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Is Gold Getting Bubbly?

Yesterday I posted an article by RICK BOOKSTABERThe Gold Bubble, in the Favorites. Having no opinion on the short or long term movement in the price of gold, I thought Rick's article was thought-provoking, as he reasonably questioned the mass and loudish flow of money into gold investments.

Man holding glowing gold orbs

Zero Hedge also posted the article, with a more critical introduction. I then perused ZH's comment section to find a lot of animosity towards Rick's opinion, even directed at his character (he works for the SEC!). The highly emotional tone surprised me, indicating a core belief was being challenged, as opposed to the fun and discovery of an intellectual debate.  (Maybe this is typical in comment sections.)

Anyway, in this article, Nico Isaac also questions the faith many people have placed in GOLD as the next safety net against the ruin of our financial system.  

For more on gold from EWI, download Robert Prechter's FREE 40-Page Gold and Silver eBook.  Ilene 

 

Gold: Best Supporting Role In Economic Downturns? Think Again

Gold's safe-haven status is based on hype, not history 

Courtesy of EWI, by Nico Isaac

As I sat down to watch the Oscar pre-show on Sunday night, March 7, one word was repeatedly used to describe the celebrity starlets and their designer duds: GOLD. Gold bustiers and gold lame skirts, shiny gun-metal dresses and glittery sequined gowns all basking in the golden shadow of the final golden statue.

Everywhere you look, from the Red Carpet to Wall Street, gold is definitely in "fashion." As for why, one word comes to mind: safe-haven. See, according to the mainstream financial experts, the more unstable the global economy, the greater the appeal for the precious metal.

And, with a staggering 17% unemployment rate in the United States, alongside slumping real estate sales, Eurozone weakness, the Greece debt debacle, and so on -- the only thing going up is gold's supposed disaster premium. Here, take these recent news items for example:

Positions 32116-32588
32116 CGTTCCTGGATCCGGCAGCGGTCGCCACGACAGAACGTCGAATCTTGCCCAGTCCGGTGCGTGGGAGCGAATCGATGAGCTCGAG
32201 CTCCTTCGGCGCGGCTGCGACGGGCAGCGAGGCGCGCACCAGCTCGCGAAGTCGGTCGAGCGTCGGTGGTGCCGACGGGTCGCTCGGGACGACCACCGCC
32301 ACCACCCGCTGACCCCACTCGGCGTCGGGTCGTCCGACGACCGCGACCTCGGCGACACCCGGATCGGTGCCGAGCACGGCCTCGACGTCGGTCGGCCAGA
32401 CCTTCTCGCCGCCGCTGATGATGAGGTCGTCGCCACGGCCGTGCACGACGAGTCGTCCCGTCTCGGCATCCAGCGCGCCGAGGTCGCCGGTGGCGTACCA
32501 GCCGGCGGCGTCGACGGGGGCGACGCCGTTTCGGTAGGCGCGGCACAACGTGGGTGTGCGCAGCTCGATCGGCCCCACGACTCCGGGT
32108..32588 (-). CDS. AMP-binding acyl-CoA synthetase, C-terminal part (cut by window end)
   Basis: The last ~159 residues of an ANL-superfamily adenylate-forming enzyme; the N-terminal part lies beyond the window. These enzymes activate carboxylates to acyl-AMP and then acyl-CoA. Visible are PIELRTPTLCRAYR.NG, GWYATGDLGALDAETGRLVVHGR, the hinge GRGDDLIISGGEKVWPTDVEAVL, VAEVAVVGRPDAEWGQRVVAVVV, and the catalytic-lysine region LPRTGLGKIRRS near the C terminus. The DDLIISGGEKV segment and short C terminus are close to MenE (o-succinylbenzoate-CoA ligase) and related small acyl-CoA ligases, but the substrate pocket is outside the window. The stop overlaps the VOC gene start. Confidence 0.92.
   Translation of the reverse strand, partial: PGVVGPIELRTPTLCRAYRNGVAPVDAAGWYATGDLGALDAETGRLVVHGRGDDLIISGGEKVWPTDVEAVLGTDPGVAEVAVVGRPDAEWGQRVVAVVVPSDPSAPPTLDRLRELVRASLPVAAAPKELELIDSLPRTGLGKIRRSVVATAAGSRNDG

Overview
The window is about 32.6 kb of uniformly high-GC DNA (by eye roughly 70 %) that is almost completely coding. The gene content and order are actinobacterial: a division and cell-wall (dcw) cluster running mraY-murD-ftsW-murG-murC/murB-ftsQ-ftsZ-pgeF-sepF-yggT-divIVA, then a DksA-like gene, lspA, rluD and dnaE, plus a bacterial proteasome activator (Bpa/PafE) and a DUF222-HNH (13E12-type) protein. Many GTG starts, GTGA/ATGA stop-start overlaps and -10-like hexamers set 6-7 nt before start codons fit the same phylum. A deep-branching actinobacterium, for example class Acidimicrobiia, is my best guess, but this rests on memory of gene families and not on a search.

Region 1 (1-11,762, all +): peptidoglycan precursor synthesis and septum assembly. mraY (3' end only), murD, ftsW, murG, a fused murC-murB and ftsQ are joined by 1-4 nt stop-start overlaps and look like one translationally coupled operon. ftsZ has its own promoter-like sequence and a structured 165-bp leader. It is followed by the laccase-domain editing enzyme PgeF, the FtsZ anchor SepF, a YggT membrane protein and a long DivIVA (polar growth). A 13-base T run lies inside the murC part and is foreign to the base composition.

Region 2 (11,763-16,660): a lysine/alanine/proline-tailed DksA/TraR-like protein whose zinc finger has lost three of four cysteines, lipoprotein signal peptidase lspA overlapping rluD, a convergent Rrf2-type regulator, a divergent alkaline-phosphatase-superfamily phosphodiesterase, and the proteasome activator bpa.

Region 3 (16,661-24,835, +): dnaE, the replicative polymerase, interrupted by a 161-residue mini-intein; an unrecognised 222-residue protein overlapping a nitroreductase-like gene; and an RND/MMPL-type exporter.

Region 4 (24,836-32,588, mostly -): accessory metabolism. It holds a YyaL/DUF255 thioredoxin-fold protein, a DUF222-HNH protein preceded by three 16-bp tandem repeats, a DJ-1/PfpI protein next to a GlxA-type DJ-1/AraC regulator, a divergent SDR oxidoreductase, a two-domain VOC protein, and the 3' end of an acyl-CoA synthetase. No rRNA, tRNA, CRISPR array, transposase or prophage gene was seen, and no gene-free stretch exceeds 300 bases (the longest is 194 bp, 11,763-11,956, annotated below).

• "Bullion Sales Hit Record In Stampede To Safety." (Financial Times)
  • "Gold Ticks Higher On Safe Haven Buying. The risk trade is resuming." (NYSE:AP)
  • "Gold Rose to 6 ½ Week Highs as the metal benefits from fears over financial instability in general. The market is looking for some security with gold." (Reuters)
  • "Gold Rush: This is a new round of safe haven buying." (Bloomberg)

There's just one problem: The correlation between a falling economy AND rising gold prices is based solely on hype, NOT history.

Case in point: In the March 2008 Elliott Wave Theorist (republished in his 40-page Gold and Silver eBook), Elliott Wave International President Bob Prechter presents an indisputable case AGAINST the safe-haven status of gold.

The first piece of evidence: The following table showing gold's performance during the 11 officially recognized recessions beginning in 1945.

Behavior of Three Key Markets During Recessions

Prechter also plotted the Dow Jones Industrial Average into the same period and made this startling discovery: The average total return for the Dow during recessions since 1945 is 6.89%. Taking into account modern transaction costs, the Dow actually beats gold with a 6.87% return.

The most powerful myth-debunking punch of all, though, came via the second chart of gold's performance -- this time during periods of financial growth.

Behavior of Three Key Markets During Recessions

In Prechter's own words:

"All huge gains in gold have come while the economy was expanding… The idea that gold reliably rises during recessions and depressions is wrong. In fact, like most such passionately accepted lore, it's backwards."

Now, this doesn't mean that you shouldn't own gold in a financial crisis. On the contrary: In chapter 22 of his Wall Street Journal business bestseller, Conquer the CrashPrechter lists 5 reasons why "you should buy gold and silver anyway." Gold is "real money," after all! It's just that, despite widespread beliefs to the contrary, you shouldn't expect "huge gains in gold" when the economy contracts.




Disclosure: none